The apparatus or means for adding the dry multi-vitamin premix to the cereal grain mass must provide a flow rate of premix sufficient to enrich the cereal grain mass to a selected vitamin content. The flow rate must be altered to account for the moisture content and density differences between cereal grains so that the final baked product has an acceptable vitamin concentration. The amount of diluent or other inert ingredients in a multi-vitamin premix can effect the vitamin flow rate. A multi-vitamin premix can be custom ordered from most vitamin manufacturers so as to contain a diluent vitamin concentration suitable for the flow characteristics of an apparatus or means for adding the dry multi-vitamin premix to a cereal grain. The operational speeds of a means for adding the dry multi-vitamin premix and the screw conveyor can be altered to control the vitamin concentration being mixed into the cereal grain mass.
Mixing within the screw conveyor continues until the dry multi-vitamin particulate matter is uniformly and homogenously distributed or dispersed throughout the cereal grain mass. The temperature of the cereal grain mass within the screw conveyor is generally between about 74.degree. F. and 78.degree. F. or approximately ambient temperature. The B vitamins listed in Table II are considered to be heat labile vitamins. Vitamin C cannot be added at this stage because the subsequent oven temperatures of the baking step destroys it. From the screw mixer the mixed vitamin and cereal grain composition is conveyed or fed to hoppers which in turn feed a series of conventional milling rolls.
Any conventional milling system can be used to conduct this invented method. A conventional milling system for use in the preferred embodiment of the invented process to make a shredded cereal can comprise a pair of closely spaced rolls that rotate in opposite directions with at least one of the rolls having circumferential grooves. Upon passing between the rolls, the multi-vitamin and cereal grain composition is formed into long individual strings. A circumferentially grooved roll can also be grooved transversely to the circumferential grooves for the production of a net-like sheet. When sheets are formed, the sheets are comprised of interwoven shreds or strings. When the rolls are held tightly together, the shreds or filaments partially separate from each other, but are more or less connected. When the rolls are sprung slightly apart under pressure, the adjacent filaments can be united to each other by very thin webs or fins which stretch between them. Conventional shredding systems which can be used in the process of the present invention are disclosed in U.S. Pat. Nos. 502,378; 2,008,024; 2,013,003; 2,693;419; 4,004,035; and Canadian Pat. No. 674,046. Also, for purposes of this invention the term shredded sheet refers to both shredded strings and net-like shredded sheets.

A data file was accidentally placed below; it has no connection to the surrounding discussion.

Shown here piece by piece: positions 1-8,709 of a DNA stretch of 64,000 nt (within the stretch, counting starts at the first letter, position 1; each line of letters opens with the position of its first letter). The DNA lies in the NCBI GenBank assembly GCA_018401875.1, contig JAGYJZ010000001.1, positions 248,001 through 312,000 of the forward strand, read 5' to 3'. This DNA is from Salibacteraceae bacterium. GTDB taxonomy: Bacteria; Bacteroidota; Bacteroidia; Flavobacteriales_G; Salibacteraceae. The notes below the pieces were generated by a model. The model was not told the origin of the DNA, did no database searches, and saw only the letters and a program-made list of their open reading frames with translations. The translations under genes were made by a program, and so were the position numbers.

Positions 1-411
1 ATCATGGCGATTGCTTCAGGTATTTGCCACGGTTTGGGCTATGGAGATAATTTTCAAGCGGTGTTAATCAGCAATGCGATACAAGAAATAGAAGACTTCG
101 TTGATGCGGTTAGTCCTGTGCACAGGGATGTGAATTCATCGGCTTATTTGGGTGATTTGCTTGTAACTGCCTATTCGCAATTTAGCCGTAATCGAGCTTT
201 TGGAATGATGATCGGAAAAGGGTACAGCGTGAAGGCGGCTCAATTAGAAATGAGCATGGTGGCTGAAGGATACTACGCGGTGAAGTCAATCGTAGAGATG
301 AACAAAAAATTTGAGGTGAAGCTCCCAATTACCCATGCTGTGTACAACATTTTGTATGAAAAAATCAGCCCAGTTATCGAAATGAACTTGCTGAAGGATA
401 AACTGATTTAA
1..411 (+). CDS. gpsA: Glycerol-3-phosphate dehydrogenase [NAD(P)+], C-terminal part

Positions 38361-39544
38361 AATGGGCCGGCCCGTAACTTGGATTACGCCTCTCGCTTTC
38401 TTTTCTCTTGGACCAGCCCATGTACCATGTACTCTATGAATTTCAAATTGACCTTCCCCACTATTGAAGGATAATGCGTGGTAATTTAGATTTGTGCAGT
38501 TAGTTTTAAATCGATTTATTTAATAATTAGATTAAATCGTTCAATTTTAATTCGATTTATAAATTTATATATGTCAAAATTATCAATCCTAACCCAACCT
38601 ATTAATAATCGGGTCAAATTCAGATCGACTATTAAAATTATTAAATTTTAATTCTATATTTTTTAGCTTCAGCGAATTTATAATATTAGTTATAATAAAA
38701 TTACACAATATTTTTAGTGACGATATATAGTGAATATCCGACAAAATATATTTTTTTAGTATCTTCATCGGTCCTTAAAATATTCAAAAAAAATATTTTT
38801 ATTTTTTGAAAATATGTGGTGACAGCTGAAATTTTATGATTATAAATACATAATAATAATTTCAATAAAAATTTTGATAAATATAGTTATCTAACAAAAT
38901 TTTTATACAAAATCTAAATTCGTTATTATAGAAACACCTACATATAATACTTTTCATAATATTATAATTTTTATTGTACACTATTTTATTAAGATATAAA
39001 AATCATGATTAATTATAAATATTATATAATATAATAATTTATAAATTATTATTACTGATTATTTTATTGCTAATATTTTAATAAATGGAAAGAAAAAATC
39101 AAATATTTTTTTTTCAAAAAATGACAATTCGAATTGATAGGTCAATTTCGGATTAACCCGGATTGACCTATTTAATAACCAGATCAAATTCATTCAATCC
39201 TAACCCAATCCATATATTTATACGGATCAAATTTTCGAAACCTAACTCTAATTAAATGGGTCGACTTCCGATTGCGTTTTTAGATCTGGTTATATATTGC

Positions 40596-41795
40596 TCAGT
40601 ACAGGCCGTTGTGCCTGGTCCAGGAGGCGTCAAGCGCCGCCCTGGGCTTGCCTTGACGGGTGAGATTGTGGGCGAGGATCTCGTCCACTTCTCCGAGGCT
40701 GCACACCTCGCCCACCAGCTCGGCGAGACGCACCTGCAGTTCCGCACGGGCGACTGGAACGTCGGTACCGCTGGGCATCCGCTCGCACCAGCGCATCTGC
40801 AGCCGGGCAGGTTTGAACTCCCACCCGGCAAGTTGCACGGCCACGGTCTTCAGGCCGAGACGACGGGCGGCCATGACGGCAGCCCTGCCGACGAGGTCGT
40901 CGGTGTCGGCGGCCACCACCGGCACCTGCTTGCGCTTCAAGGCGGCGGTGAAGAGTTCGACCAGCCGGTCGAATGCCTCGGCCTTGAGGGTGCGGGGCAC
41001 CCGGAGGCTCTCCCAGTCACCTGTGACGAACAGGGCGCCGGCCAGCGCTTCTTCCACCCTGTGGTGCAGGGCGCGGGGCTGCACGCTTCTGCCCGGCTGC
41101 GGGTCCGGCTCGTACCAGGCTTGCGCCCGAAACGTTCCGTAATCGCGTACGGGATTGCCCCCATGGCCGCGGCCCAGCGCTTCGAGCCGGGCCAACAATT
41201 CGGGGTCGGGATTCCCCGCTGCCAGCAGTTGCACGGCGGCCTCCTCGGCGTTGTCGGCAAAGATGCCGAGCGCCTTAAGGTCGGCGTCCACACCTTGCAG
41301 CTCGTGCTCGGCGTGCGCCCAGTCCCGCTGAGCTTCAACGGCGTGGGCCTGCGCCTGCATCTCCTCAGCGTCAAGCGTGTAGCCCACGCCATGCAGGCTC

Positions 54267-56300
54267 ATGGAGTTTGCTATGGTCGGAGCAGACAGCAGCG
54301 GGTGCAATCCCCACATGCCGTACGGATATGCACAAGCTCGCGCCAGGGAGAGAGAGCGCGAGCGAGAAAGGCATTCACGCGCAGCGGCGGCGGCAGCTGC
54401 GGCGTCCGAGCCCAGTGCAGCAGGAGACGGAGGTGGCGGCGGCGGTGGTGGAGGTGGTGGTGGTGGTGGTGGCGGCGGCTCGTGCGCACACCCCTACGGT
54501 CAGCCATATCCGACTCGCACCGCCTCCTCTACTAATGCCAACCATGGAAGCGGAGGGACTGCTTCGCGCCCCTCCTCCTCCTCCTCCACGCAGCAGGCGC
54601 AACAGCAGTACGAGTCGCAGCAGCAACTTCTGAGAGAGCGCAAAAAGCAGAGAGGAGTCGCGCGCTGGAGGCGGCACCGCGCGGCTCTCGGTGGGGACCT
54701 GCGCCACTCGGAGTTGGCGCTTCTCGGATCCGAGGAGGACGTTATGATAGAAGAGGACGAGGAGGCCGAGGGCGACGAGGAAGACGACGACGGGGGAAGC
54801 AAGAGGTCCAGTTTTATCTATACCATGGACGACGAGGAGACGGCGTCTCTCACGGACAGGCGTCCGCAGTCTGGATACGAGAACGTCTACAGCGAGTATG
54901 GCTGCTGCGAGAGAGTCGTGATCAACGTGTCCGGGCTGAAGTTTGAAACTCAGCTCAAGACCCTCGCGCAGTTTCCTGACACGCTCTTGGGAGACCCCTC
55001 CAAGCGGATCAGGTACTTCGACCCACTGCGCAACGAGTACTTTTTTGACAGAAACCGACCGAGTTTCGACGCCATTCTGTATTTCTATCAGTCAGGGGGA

Shredding mills are typically arranged in a linear series along a common conveyor with the shreds running longitudinally or parallel to the direction of movement of the conveyor. The sheets or layers of the filaments can be overlapped or laminated on a conveyor. A typical biscuit can contain from 1 to about 6 individual shred layers or filaments. In desirable embodiments 8 to 12 shred layers are laminated together.
Upon obtaining the requisite thickness, the multi-layer web can be cut transversely and longitudinally into multiple lines of biscuits by conventional equipment. Examples of suitable cutters include those with two cutting wheels in which one cutting wheel cuts the shred layers longitudinally and the other cutting wheel cuts the shred layers transversely. Some cuting mechanisms have one wheel which cuts in both directions. The cutting of the laminated, shredded sheet can be completely through the laminate to form the individual biscuit shapes for cereal pieces prior to baking. Alternatively, cutting can be partially through the laminate such that it is scored to form biscuit shapes which after baking are broken, either mechanically or by hand, into distinct cereal pieces.